Abstract: The importance of computing facilities is heralded every six months with the announcement of the new Top500 list, showcasing the world’s fastest supercomputers. Unfortunately, with great computing capability does not come great long-term data storage capacity, which often means users must move their data to their local site archive, to remote sites where they may be doing future computation or anal- ysis, or back to their home institution, else face the dreaded data purge that most HPC centers employ to keep utilization of large parallel filesystems low to manage performance and capacity. At HPC centers, data transfer is crucial to the scientific workflow and will increase in importance as computing systems grow in size. The Energy Sciences Net- work (ESnet) recently launched its fifth generation network, a 100 Gbps high-performance, unclassified national network connecting more than 40 DOE research sites to support scientific research and collaboration. Despite the tenfold increase in bandwidth to DOE research sites amenable to multiple data transfer streams and high throughput, in practice, researchers often under-utilize the network and resort to painfully-slow single stream transfer methods such as scp to avoid the complexity of using multiple stream tools such as GridFTP and bbcp, and contend with frustration from the lack of consistency of available tools between sites. In this study we survey and assess the data transfer methods provided at several DOE supported computing facilities, including both leadership-computing facilities, connected through ESnet. We present observed transfer rates, suggested optimizations, and discuss the obstacles the tools must overcome to receive wide-spread adoption over scp.

In-network, Push-based Network Resource Monitoring, Taylor Groves, Yihua He and Dorian Arnold. (University of New Mexico, Yahoo Inc.)

Abstract: We present preliminary work from our experiences with distributed, push-based monitoring of networks at Yahoo!. Net- work switches have grown beyond mere ASICs into machines which support unmodified Linux kernels and familiar user interfaces. These advances have enabled a paradigm shift in network monitoring. In lieu of traditional approaches where network diagnostics were delivered via SNMP we utilize Sysdb of Arista’s EOS to implement a push based approach to network monitoring. This leaves the individual switches in charge of determining what monitoring data to send and when to send it. With this approach – on-switch collection, dissemination, and analysis of interfaces and protocols become possible. This push based approach reduces the feedback loop of network diagnostics and enables network- aware applications, middleware and resource managers to have access to the freshest available data. Our work utilizes the OpenTSDB monitoring framework to provide a scalable back-end for accessing and storing real-time statistics delivered by on-switch collection agents. OpenTSDB is built on top of Hadoop/HBase, which handles the underlying access and storage for the monitoring system. We wrote two collection agents as prototypes to ex- plore the framework and demonstrate the benefits of push based network monitoring.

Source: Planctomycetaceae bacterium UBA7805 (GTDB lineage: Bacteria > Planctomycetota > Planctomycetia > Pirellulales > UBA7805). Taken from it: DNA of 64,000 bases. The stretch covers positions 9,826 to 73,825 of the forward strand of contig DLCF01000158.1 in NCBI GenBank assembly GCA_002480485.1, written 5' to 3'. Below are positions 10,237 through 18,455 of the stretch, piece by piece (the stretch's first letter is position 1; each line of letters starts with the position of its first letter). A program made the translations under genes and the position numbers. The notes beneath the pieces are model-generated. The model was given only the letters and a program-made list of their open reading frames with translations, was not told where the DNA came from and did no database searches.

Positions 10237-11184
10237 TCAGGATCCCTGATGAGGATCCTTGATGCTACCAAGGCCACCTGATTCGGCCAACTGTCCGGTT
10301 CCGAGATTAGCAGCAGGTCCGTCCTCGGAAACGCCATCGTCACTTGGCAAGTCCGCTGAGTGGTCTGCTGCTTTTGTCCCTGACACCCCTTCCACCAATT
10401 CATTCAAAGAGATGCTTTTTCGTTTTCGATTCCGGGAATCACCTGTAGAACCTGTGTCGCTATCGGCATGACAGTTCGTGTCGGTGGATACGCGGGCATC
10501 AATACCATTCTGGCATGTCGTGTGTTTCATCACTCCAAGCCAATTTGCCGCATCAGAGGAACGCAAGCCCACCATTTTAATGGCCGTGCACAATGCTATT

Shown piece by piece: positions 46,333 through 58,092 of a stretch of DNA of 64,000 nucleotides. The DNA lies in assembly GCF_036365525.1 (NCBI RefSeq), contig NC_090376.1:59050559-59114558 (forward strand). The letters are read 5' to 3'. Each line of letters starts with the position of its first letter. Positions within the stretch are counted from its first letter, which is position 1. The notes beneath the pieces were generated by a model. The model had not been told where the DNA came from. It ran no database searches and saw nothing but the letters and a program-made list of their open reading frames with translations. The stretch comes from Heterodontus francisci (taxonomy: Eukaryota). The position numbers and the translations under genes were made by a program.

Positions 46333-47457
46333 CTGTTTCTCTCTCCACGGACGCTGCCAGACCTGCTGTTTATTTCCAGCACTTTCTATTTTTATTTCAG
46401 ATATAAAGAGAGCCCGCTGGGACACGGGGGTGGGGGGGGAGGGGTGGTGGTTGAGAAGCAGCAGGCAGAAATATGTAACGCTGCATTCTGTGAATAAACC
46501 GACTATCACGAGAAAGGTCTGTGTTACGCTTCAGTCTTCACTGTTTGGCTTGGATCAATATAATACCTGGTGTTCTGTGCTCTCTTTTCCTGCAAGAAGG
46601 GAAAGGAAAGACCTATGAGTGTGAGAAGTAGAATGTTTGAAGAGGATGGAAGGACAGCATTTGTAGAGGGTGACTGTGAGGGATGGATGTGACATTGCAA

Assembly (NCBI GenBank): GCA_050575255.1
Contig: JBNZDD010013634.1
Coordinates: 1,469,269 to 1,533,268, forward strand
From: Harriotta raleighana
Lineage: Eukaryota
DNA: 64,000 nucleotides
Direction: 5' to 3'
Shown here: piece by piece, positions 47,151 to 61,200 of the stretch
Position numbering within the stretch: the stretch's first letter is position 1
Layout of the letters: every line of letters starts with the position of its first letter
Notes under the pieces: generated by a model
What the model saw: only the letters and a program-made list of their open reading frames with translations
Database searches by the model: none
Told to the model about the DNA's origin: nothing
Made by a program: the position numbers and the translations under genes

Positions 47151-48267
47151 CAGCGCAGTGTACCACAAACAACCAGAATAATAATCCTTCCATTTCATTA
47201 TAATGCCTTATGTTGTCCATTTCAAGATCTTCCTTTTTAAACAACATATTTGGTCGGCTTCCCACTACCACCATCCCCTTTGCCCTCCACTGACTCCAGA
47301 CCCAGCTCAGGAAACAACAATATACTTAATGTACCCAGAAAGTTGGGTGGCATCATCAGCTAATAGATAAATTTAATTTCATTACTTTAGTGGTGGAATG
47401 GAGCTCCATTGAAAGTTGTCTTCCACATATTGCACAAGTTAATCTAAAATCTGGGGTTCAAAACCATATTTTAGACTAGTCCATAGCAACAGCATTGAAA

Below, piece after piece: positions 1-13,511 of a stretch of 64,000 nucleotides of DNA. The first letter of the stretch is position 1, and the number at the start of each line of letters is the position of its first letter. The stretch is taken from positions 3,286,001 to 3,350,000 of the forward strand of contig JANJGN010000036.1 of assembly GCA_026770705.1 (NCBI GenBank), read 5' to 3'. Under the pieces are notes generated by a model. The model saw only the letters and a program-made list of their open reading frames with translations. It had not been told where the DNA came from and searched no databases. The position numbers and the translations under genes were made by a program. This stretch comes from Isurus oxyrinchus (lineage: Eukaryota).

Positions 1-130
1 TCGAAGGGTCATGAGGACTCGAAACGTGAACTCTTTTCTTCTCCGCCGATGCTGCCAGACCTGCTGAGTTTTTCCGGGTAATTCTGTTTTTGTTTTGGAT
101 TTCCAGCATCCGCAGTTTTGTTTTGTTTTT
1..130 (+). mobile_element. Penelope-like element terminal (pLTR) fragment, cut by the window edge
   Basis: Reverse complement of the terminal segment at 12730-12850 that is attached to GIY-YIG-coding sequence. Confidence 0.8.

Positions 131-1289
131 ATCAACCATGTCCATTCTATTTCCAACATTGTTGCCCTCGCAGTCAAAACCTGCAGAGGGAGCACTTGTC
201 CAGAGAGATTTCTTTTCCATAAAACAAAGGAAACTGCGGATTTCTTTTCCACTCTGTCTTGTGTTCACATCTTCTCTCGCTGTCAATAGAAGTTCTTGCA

End-to-End Data Movement Using MPI-IO Over Routed Terabits Infrastructures, Geoffroy Vallee, Scott Atchley, Youngjae Kim and Galen Shipman. (Oak Ridge National Laboratory)

Abstract: Scientific discovery is nowadays driven by large-scale simulations running on massively parallel high-performance computing (HPC) systems. These applications each generate a large amount of data, which then needs to be post-processed for example for data mining or visualization. Unfortunately, the computing platform used for post processing might be different from the one on which the data is initially generated, introducing the challenge of moving large amount of data between computing platforms. This is especially challenging when these two platforms are geographically separated since the data needs to be moved between computing facilities. This is even more critical when scientists tightly couple their domain specific applications with a post processing application.The paper presents a solution for the data transfer between MPI applications using a dedicated wide area network (WAN) terabit infrastructure. The proposed solution is based on parallel access to data files and the Message Passing Inter- face (MPI) over the Common Communication Infrastructure (CCI) for the data transfer over a routed infrastructure. In the context of this research, the Energy Sciences Network (ESnet) of the U.S. Department of Energy (DOE) is targeted for the transfer of data between DOE national laboratories

* Best Paper Certificate was awarded to Nathan Hanford from University of California, Davis